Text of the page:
Casar started out by saying the race is inspired by the strength of his supporters over the last two years. 

"You never gave up {and} we don't quit," Casar said. "We don't quit because we know a better world is possible."

Casar said it's everyone working together to change the state and country. And that the living conditions of the country and other laws put in place over the last two years have caused people to lose faith. 

"What I found was that our greatest opposition wasn't always the other candidates or their corporate backers, that our greatest opposition was talking to people who had lost faith that this democracy would ever deliver for them," Casar said. 

Ocasio-Cortez said a grassroots organization here in Texas impacted her as a kid to continue working in the community that invested in her first. Her first experiences in Texas brought her back to the state she said could change the country. 

"In those years doing that work, the absolute indelible impression that was left on me is that this state is going to change the country," Ocasio-Cortez  said. 

She also said the thing Texas is doing different is building infrastructure, including employee strikes, unions, passing city council ordinances that are some of the first in the country to tackle state violence.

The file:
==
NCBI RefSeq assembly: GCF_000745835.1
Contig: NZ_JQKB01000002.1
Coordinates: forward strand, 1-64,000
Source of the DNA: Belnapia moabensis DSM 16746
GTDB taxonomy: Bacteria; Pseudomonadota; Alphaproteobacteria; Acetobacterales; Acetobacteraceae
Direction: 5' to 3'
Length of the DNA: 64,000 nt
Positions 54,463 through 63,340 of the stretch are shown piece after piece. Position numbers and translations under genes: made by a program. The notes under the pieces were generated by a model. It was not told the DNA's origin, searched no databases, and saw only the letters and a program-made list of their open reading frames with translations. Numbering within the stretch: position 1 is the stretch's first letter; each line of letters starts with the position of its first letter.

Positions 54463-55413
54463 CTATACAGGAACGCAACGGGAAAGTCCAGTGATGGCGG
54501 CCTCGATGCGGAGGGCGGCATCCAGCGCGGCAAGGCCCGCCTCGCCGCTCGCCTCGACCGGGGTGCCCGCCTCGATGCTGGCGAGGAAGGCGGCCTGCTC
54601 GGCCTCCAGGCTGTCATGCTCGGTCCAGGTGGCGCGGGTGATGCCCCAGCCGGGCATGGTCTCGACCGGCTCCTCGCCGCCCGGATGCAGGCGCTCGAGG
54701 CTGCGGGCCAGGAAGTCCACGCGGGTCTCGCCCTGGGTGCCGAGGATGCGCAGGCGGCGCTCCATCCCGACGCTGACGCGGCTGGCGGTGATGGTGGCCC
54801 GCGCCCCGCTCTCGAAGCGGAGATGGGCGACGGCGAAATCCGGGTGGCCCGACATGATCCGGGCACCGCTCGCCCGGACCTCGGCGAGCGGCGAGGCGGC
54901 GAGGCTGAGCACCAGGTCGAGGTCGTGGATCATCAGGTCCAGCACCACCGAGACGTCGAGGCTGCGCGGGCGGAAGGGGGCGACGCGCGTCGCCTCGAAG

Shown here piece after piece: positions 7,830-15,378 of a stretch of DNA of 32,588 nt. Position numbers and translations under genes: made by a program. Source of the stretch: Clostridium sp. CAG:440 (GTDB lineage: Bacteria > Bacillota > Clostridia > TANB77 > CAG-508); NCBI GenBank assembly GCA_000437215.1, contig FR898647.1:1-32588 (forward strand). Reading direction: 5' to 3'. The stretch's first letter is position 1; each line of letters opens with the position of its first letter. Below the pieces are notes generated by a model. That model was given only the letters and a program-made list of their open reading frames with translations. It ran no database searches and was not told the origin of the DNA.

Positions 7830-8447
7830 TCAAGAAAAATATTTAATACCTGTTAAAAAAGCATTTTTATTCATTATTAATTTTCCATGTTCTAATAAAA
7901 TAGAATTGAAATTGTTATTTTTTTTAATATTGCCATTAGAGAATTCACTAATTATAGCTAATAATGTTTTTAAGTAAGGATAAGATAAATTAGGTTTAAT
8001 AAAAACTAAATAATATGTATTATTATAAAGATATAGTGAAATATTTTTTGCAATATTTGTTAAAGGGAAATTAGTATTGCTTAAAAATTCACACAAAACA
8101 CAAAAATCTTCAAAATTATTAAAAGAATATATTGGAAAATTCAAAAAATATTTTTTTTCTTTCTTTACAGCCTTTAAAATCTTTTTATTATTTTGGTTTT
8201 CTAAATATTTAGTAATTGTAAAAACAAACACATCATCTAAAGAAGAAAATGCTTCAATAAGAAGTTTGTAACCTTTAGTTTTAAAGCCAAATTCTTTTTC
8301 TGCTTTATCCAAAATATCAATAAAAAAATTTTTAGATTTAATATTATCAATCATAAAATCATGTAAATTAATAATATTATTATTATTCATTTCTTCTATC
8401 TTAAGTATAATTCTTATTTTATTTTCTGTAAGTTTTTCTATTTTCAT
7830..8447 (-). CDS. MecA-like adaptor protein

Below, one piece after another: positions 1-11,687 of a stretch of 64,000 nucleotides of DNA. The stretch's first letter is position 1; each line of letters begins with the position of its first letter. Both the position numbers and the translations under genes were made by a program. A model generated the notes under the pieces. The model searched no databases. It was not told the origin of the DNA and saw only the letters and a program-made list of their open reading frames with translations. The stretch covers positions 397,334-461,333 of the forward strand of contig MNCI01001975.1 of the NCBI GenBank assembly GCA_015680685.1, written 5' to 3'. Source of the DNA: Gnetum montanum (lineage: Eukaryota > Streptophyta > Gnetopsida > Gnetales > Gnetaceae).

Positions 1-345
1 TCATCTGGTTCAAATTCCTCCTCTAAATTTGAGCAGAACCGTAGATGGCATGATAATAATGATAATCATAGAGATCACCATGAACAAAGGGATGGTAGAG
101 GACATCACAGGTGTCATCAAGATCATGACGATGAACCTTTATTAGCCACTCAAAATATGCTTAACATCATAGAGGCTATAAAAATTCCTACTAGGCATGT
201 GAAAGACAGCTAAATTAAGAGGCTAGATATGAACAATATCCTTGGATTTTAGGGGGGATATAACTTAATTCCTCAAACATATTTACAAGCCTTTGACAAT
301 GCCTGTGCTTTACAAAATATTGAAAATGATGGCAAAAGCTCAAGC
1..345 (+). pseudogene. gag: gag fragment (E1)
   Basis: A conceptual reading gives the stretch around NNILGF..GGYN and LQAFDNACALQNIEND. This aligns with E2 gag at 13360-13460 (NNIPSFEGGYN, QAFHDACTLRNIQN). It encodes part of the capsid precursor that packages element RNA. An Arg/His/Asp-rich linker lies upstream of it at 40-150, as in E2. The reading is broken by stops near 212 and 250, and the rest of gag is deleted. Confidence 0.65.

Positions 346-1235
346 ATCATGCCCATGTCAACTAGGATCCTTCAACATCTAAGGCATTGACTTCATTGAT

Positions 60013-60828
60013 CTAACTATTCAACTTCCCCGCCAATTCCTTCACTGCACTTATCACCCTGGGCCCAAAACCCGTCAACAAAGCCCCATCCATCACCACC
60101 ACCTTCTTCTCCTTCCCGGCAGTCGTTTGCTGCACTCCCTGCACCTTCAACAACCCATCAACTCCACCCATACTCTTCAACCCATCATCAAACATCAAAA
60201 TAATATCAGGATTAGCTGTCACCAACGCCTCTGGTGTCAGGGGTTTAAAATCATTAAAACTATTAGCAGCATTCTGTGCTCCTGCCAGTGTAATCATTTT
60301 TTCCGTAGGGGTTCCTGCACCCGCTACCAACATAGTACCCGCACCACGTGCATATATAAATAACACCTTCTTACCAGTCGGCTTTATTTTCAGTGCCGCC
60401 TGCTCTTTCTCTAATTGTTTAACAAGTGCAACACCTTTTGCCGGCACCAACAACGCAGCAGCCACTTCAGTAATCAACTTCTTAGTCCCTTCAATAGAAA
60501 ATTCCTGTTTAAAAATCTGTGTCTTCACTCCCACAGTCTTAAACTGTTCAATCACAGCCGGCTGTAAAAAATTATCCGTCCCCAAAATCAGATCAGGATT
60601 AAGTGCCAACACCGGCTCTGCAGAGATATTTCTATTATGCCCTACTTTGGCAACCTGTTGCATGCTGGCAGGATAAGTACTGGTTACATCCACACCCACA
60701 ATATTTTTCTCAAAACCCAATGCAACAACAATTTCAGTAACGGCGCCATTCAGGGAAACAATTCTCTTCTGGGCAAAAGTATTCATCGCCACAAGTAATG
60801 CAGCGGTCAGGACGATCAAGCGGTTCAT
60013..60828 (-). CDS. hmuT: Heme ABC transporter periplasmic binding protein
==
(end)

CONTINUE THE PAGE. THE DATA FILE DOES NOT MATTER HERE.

"Texas turning blue is inevitable," Ocasio-Cortez added. "It will happen, the only is when."

Ocasio-Cortez said this is not about republicans, democrats, red or blue, but instead about electing representatives to congress who care about the people they represent.

She ended the rally by talking about the winter storm, almost on the exact day that it caused widespread power failure in Texas, abortions, police brutality and how electing the right people in office can cause communities to thrive with even more resources. 

"People die when you don't invest in infrastructure and acknowledge the inevitable science about our planet," Ocasio-Cortez said. "People die when you shut down abortion clinics, people die when you don't expand documentation to our undocumented brothers and sisters, people die when you don't hold police accountable for brutality, people die when the wrong people are in office. But you know what happens you elect people like Greg Casar and Jessica Cisneros? People not only live, they thrive."

Ocasio-Cortez even spoke on President Biden's proposal to cancel student loans.

"People thrive when you cancel student debt, let's send a message to President Biden right here and right now," Ocasio-Cortez said.   

Across the street from Paper Tiger, Kyle Sinclair, a republican candidate for Texas' 20th Congressional District of Texas organized a rally in opposition to the New York congresswoman's visit to San Antonio. 

"“Socialism doesn’t work in Texas, and by now, that should be abundantly clear to AOC. We will make sure to remind the extreme leftist Congresswoman from New York, she can’t come to the Alamo City to peddle her radical ideas to the citizens of San Antonio and expect them to stick,” said Sinclair.  

Related story: Voter Guide 2022 | Everything you need to know about the election in San Antonio and Texas